Two years on, and it is now mainstream for gay couples to be tying the knot.
By Claire Marshall
About 18,000 civil partnership ceremonies have been held
After 16 years together, Craig Davidson and Steven Butterill have come to Brighton Town Hall for their civil partnership ceremony.
To the strains of It Had to Be You, they walk in to a room filled with their friends and family. They make their formal declarations of love, exchange rings, and sign the register.
The process lasts around 25 minutes, with the registrar finally announcing, "It gives me very great pleasure indeed to say that you are now legal partners for life".
They look delighted.
All the way
I ask why they have chosen to formalise their relationship, and Steven says: "We thought it was important - that with the opportunity there, that committed gay couples should take advantage of it".
Craig adds: "We think that you can either be half-way committed or all-the-way committed - this was our opportunity to say we are all-the-way committed".
Many other people in a gay relationship are taking the same step.
On Saturday, Brighton Town Hall will see the 1000th couple go through a civil partnership ceremony.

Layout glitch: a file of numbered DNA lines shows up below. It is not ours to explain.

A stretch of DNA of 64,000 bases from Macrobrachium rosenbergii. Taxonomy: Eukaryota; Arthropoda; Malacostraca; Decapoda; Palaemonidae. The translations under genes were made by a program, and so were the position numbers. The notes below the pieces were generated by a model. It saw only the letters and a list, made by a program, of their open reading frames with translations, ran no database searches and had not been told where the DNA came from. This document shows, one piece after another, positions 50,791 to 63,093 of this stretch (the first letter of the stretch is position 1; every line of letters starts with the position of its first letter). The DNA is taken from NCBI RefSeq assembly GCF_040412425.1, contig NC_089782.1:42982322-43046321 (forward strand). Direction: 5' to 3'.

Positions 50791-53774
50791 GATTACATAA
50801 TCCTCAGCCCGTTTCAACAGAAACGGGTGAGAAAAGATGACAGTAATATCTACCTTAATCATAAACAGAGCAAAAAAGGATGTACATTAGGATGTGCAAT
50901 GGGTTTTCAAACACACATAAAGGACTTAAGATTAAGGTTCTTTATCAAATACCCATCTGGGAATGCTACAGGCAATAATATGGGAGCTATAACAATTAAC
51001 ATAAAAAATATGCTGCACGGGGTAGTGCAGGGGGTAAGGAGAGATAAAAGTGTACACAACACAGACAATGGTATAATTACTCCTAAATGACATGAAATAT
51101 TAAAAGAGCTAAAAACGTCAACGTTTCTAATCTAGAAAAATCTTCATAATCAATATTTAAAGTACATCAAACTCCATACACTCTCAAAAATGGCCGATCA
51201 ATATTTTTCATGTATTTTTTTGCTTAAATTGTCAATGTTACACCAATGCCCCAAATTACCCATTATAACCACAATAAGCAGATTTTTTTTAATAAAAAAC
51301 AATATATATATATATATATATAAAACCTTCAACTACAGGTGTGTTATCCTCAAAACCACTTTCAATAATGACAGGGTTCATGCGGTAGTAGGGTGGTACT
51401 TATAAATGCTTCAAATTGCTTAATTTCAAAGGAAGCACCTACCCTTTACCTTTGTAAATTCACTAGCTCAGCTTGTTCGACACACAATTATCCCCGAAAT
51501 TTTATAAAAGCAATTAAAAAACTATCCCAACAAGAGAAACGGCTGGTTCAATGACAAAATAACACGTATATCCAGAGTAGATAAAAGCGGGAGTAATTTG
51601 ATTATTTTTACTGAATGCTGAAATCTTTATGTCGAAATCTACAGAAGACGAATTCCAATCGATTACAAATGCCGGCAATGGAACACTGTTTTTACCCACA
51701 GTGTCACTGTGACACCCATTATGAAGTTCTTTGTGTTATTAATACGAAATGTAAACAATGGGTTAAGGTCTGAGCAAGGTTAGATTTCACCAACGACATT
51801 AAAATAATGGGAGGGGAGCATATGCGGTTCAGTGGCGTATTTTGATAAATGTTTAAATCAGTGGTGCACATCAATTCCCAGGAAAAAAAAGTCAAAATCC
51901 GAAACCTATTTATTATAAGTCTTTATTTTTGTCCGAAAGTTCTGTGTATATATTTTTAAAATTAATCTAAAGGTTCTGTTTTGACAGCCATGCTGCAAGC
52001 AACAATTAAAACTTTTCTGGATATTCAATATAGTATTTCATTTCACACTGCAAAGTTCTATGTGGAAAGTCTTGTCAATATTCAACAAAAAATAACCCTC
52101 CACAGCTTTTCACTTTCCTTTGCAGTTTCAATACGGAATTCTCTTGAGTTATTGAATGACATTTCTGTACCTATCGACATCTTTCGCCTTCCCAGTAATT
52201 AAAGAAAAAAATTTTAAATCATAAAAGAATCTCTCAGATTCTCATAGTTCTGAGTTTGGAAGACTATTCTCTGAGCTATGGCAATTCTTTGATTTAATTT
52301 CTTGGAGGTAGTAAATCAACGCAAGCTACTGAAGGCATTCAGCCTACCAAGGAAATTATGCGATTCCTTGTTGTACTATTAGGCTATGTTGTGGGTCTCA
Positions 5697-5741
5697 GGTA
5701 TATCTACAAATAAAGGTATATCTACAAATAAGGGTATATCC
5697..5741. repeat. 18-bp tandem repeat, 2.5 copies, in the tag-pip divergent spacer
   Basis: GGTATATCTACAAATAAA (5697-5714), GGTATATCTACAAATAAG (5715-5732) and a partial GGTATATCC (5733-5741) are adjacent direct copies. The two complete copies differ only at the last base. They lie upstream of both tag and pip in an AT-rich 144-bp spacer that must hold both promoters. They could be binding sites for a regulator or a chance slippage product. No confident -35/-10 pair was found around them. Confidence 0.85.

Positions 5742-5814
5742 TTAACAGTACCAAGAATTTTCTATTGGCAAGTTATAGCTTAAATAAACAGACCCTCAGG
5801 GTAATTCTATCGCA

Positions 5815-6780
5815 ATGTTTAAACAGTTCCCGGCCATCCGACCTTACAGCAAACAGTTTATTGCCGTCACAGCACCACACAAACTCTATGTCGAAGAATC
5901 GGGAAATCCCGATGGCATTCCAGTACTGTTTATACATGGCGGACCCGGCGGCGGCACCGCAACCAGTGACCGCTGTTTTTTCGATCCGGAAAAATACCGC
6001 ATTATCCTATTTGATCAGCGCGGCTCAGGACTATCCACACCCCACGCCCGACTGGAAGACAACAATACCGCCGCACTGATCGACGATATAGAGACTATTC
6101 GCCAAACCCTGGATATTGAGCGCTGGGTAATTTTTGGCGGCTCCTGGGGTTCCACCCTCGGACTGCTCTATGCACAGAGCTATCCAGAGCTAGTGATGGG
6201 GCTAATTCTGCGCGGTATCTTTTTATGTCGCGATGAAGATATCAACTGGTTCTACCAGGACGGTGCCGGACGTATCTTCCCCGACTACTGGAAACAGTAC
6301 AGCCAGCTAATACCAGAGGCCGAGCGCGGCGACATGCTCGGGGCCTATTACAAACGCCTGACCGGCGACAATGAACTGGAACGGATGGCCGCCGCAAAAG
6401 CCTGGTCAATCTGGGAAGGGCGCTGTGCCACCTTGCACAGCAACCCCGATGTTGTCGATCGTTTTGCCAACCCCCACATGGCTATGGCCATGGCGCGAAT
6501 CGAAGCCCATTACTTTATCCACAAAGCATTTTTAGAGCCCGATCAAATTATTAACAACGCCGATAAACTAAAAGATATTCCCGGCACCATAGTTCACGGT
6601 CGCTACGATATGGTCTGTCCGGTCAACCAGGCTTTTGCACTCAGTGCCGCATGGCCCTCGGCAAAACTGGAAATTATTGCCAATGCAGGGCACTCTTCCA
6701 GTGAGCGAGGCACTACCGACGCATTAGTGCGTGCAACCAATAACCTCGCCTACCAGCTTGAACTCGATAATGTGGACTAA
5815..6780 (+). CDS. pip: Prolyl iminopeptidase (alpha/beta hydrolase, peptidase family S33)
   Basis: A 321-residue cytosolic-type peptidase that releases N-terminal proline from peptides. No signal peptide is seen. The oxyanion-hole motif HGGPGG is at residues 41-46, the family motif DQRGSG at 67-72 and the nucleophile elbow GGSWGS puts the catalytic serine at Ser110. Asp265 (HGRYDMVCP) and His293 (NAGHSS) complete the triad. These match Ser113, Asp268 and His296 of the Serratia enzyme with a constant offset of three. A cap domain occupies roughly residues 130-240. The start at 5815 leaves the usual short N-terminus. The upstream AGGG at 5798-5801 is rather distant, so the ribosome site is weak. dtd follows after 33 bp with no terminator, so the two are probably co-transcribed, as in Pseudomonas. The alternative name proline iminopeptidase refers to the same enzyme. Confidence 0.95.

Across the UK, more than 18,000 ceremonies have been performed since 2005.
Debra Reynolds, the civil partnership registrar in Brighton, told the BBC: "It's gone brilliantly. Sometimes during the summer months on a Saturday, three-quarters of the registrations are civil partnerships as opposed to marriages".
Perhaps predictably, though, the negative side is starting to emerge. Lawyers across the country are reporting a steady trickle of applications to dissolve their partnerships.
Kahn Priestly, a family lawyer with Healy's in Brighton, believes that this will start becoming a big part of her job.
She said: "It's inevitable there are going to be more dissolutions. We are just entering the territory where people can agree to dissolve their partnership after a period of separation.
"Lots of people have gone into them without actually realising they had any kind of legal significance, and that when they want to separate they have to go through a legal process to do it.".
But the first couple in England to have a civil partnership are still very positive about it.
Debbie and Elaine Gaston also tied the knot in Brighton. Debbie said: "I don't think it changed our relationship, but it deepened it."
Elaine adds: "Yes, it did - it made it stronger and it strengthened it. I'm not so scared about checking in to hotels as a couple any more."